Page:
He whom God sent into the world to be the light of the world, and head of the whole church, and the perfect example of true religion and virtue, for the imitation of all, the Shepherd whom the whole flock should follow wherever he goes, even the Lord Jesus Christ, was a person who was remarkably of a tender and affectionate heart; and his virtue was expressed very much in the exercise of holy affections. He was the greatest instance of ardency, vigor and strength of love, to both God and man, that ever was. It was these affections which got the victory, in that mighty struggle and conflict of his affections, in his agonies, when “he prayed more earnestly, and offered strong crying and tears,” and wrestled in tears and in blood.
Such was the power of the exercises of his holy love, that they were stronger than death, and in that great struggle, overcame those strong exercises of the natural affections of fear and grief, when he was sore amazed, and his soul was exceeding sorrowful, even unto death. And he also appeared to be full of affection in the course of his life. We read of his great zeal, fulfilling that in the 69th Psalm, “The zeal of thine house hath eaten me up,” John 2:17. We read of his grief for the sins of men, Mark 3:5: “He looked round about on them with anger, being grieved for the hardness of their hearts;” and his breaking forth in tears and exclamations, from the consideration of the sin and misery of ungodly men and on the sight of the city of Jerusalem, which was full of such inhabitants, Luke 19:41, 42: “And, when he was come near, he beheld the city, and wept over it, saying, if thou hadst known, even thou, at least in this thy day, the things which belong unto thy peace! But now they are hid from thine eyes.” With chap. 13:34, “O Jerusalem, Jerusalem, which killest the prophets, and stonest them that are sent unto thee; how often would I have gathered thy children together, as a hen doth gather her brood under her wings, and ye would not!”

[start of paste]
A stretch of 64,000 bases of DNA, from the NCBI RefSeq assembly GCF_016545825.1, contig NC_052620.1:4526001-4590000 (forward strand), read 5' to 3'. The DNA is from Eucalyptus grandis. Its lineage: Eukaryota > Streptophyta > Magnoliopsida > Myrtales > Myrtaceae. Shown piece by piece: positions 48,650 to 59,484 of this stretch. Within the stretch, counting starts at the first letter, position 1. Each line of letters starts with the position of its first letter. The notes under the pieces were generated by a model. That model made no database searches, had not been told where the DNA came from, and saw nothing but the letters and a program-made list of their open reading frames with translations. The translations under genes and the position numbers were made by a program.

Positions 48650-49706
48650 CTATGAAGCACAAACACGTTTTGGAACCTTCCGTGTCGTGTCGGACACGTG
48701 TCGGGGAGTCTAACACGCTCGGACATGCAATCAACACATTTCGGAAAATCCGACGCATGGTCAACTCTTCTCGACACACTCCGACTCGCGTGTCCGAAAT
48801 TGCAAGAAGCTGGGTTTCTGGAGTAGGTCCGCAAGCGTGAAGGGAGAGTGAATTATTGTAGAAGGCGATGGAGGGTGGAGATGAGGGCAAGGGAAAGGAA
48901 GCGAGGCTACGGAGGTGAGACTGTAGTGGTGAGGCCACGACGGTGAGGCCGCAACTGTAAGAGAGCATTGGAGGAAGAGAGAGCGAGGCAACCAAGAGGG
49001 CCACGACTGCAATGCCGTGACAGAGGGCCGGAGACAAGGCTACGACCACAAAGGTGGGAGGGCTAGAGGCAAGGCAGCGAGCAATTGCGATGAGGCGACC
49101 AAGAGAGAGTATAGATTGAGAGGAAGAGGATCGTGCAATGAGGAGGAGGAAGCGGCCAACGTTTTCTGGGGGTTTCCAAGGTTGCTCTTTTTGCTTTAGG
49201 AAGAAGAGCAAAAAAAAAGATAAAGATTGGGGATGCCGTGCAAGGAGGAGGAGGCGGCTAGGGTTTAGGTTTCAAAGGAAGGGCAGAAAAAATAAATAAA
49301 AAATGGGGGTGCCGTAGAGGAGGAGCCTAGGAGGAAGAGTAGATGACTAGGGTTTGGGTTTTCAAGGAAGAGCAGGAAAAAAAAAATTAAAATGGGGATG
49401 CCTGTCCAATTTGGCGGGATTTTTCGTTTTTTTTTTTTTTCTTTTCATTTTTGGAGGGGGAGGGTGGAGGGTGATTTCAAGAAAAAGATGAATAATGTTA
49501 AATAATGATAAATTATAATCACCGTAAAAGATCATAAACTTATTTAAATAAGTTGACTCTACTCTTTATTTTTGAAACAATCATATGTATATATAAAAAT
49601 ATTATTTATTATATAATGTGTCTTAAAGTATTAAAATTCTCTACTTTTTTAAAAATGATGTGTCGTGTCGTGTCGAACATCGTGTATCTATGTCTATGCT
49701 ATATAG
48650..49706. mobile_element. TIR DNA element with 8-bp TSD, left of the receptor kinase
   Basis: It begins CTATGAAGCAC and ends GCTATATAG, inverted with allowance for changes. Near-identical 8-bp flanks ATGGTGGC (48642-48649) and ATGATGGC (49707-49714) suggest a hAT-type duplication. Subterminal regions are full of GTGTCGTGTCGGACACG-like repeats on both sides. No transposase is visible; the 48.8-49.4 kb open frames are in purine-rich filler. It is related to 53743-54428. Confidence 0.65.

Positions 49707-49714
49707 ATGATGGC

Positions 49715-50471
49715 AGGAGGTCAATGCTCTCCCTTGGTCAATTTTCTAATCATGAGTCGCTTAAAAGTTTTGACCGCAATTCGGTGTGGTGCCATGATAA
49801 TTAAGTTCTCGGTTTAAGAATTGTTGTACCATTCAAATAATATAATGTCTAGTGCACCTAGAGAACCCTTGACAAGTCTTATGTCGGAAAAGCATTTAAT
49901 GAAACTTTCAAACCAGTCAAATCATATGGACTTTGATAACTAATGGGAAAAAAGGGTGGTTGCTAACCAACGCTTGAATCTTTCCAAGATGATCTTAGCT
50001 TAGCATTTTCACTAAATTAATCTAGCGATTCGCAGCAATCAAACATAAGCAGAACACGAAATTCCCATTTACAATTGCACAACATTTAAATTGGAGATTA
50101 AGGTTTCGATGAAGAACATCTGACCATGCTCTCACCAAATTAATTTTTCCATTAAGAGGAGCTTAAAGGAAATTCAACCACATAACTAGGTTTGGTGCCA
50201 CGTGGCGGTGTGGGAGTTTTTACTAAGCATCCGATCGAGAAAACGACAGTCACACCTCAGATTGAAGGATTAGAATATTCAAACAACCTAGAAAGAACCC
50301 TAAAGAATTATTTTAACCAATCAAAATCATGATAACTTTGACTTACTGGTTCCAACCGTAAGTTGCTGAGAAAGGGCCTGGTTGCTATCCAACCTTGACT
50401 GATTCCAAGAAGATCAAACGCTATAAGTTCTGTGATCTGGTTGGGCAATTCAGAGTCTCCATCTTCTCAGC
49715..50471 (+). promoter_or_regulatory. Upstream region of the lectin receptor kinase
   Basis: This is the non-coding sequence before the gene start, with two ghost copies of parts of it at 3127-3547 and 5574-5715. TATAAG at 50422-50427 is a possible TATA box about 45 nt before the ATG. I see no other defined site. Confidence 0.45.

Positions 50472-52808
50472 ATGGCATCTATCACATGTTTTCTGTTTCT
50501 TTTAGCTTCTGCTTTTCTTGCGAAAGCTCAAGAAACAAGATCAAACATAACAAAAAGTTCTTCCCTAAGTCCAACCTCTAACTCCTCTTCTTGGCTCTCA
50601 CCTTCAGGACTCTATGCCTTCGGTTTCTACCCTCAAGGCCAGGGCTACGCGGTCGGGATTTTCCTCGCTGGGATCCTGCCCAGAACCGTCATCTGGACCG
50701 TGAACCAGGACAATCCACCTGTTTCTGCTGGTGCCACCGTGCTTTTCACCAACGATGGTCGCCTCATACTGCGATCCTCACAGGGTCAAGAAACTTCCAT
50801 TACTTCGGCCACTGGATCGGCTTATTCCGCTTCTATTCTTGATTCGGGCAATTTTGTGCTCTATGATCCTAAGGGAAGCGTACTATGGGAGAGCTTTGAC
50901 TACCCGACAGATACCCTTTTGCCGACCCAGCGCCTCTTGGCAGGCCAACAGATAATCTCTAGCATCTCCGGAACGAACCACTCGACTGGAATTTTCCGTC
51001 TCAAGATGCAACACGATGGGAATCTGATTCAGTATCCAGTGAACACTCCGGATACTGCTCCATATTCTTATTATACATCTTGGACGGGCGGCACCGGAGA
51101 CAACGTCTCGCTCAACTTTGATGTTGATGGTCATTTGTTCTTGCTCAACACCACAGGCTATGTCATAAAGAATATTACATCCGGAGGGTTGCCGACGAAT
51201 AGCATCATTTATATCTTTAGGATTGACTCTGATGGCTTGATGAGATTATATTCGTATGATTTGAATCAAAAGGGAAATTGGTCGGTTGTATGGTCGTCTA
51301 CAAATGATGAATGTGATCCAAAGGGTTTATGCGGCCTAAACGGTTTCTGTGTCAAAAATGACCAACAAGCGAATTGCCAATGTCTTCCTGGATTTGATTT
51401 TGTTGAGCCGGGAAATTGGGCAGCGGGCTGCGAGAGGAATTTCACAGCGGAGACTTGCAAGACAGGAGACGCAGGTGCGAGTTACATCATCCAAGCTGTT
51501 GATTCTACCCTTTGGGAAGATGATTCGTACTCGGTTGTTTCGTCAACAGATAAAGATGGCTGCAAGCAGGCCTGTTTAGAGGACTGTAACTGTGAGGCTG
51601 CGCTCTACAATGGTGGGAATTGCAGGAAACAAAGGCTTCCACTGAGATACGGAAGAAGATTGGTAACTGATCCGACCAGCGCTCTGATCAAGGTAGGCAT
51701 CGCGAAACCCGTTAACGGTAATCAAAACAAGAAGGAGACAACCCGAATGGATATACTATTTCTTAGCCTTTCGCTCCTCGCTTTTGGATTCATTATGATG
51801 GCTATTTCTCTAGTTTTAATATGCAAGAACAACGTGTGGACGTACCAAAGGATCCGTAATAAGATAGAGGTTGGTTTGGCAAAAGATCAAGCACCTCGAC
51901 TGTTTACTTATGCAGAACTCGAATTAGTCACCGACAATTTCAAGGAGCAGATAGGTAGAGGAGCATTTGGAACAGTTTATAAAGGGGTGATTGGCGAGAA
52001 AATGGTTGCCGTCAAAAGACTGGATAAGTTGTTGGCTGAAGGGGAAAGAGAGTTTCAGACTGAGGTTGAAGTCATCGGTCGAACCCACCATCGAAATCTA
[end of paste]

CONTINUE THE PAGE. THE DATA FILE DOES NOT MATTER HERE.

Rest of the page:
We read of Christ’s earnest desire, Luke 22:15: “With desire have I desired to eat this passover with you before I suffer.” We often read of the affection of pity or compassion in Christ, Matt. 15:32, and 18:34. Luke 7:13, and of his “being moved with compassion,” Matt. 9:36, and 14:14, and Mark 6:34. And how tender did his heart appear to be, on occasion of Mary’s and Martha’s mourning for their brother, and coming to him with their complaints and tears! Their tears soon drew tears from his eyes; he was affected with their grief, and wept with them; though he knew their sorrow should so soon be turned into joy, by their brother’s being raised from the dead; see John 11.
And how ineffably affectionate was that last and dying discourse, which Jesus had with his eleven disciples the evening before he was crucified; when he told them he was going away, and foretold them the great difficulties and sufferings they should meet with in the world, when he was gone; and comforted and counseled them as his dear little children; and bequeathed to them his Holy Spirit, and therein his peace, and his comfort and joy, as it were in his last will and testament, in the 13th, 14th, 15th, and 16th chapters of John; and concluded the whole with that affectionate intercessory prayer for them, and his whole church, in chap. 17. Of all the discourses ever penned, or uttered by the mouth of any man, this seems to be the most affectionate and affecting.